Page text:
“Slapped the little boy’s face! He didn’t even call the mother. She was just inside the house! He could’ve just called her to get the boy.”

I looked at the little boy’s face. I just noticed his bruised cheek.

Alan’s mother looked at us after hearing her story being retold. “He’s been harassing our neighborhood ever since he moved. He thinks he’s the law just because his uncle is a police officer,” she said.

A grown man slapping a child? You would think this is an emergency. I looked back at the glass door.

The last supper was still ongoing.

“That is terrible,” I said. I wished I had advice to give. But I was there hoping for financial support for my medication maintenance. I was waiting for assistance, just like everyone.

Illustration by Jimbo Albano

“Alan, balik!” the boy managed to walk away from his mother again as she was busy narrating to us what happened.

Once again, the boy got dragged from his shirt, his little face still purple from a grown man’s slap, his hands greasy from fish crackers, his eyes set on the colorful stilt houses.

“They said they will help me!” It was the friendly woman’s turn to share her story. I learned ‌her husband was in jail for drug pushing. The municipal public attorney advised her to seek financial help here. She needed to feed four children, all under ten, other than fish crackers.

I listened to everyone. An old man was applying for a senior citizen’s ID for the third time because of a lack of valid ID. A mother was applying for financial help for her son’s kidney dialysis. A daughter was applying for a funeral aid for her father, who had been in the funeral parlor for a month now.

Everyone was generous to spill their reasons for being in this hallway. They let their stories overflow and spill through the exit door to the fishery. Their voices were dying to be heard.

But the door was shut.

“Alan, putang-ina kang bata ka!”

Alan was carried this time, not dragged. He actually stepped on the treacherous stairs itself. Sweet, curious, oblivious, little Alan.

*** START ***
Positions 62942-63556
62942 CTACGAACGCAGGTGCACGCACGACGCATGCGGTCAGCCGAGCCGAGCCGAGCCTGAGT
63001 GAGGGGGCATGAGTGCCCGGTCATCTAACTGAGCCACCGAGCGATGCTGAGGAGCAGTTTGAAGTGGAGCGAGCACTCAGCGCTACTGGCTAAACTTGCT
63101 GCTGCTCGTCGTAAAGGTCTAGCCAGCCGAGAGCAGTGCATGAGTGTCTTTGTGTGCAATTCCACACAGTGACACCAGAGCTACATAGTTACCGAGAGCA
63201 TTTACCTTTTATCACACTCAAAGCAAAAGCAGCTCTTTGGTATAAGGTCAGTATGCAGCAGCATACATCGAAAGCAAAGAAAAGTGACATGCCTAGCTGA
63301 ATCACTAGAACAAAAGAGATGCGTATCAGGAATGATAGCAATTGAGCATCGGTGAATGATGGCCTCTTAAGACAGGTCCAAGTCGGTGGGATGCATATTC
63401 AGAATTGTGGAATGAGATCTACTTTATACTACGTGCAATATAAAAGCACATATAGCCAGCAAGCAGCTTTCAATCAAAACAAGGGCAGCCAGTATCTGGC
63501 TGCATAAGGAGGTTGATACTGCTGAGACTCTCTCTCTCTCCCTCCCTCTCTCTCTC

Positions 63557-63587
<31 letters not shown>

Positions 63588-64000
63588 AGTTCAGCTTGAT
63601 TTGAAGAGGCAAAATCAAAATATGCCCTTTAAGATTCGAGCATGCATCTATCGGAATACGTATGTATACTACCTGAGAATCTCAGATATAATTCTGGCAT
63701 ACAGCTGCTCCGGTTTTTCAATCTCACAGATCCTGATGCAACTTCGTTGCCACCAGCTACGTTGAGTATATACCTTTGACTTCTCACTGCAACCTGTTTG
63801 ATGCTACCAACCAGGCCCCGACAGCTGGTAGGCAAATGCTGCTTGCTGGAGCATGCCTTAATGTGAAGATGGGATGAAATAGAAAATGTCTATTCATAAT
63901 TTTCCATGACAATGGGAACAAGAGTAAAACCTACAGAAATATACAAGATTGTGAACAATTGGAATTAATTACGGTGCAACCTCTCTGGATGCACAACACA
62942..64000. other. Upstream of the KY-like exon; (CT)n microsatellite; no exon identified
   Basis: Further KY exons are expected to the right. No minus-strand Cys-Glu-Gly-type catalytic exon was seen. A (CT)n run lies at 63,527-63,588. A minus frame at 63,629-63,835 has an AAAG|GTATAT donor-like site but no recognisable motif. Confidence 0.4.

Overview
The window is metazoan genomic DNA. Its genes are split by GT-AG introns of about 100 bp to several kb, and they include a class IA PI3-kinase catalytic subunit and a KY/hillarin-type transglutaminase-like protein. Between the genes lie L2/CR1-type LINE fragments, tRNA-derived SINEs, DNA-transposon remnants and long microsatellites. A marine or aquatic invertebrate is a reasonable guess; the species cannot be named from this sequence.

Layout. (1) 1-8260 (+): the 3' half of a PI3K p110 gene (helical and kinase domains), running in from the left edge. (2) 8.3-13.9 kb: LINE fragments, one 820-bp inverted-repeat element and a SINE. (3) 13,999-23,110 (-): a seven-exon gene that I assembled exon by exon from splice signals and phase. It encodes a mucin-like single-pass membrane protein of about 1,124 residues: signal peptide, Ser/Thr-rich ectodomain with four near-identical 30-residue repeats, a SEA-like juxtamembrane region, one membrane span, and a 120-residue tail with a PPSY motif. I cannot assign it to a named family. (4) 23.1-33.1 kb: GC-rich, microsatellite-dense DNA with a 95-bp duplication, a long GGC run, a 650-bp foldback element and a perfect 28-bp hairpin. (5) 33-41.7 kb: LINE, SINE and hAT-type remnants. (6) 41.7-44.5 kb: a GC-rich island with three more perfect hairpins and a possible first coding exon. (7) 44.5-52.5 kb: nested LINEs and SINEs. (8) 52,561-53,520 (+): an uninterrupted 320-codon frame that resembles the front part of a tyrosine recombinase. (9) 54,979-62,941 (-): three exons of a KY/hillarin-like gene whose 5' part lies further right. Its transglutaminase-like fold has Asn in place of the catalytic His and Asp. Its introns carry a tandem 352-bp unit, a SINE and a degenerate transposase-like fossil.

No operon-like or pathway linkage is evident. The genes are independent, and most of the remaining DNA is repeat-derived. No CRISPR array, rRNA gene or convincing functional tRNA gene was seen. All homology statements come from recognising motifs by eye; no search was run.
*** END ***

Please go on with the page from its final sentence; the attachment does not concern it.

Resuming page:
I saw the apostles clap their hands. The mayor picked a paper inside a tissue box and announced what was written to everyone. A woman jumped out of her seat and ran to the mayor. He gave her an envelope, which she waved in the air on her way back to her seat.

Five senses. Two-thirty pm on my wristwatch. The fishy scent of the fishery. Overlapping stories in the background. The friendly woman’s arm brushing against mine.

The bitterness in my tongue.

“They do not care,” I whispered.

The friendly woman looked at the glass panel door and sighed.

“Alan? Where is he?”

We all looked at each other and under our seats. He couldn’t have been there. He didn’t want to be there. But we didn’t want to find him where we knew he could have gone.

“Alan! Putang-ina! Alan!” Alan’s mother plopped down at the top of the stairs. The friendly woman ran towards her and screamed. Everyone followed and walked down the stairs.

I looked at the glass panel door. They were having dessert.

Outside, an overcast sky spread over the stilt houses at the fishery. The air smelled of grief. Alan’s mother’s howling echoed in the hallway.

An upward avalanche in my stomach.

Spite in my mouth.


Angel Salvador Chiuteña
Angel Salvador Chiuteña
Angel Salvador Chiuteña is a teacher, poet, and a short story writer. She won 1st prize in the 2022 Tempe Writers Contest for her short story “An Elegy to the Serpent Eagle.” Her book, Whispering Mementos, is a poetry and short story collection. You may read more of her poetry on her Instagram page at lensandletters.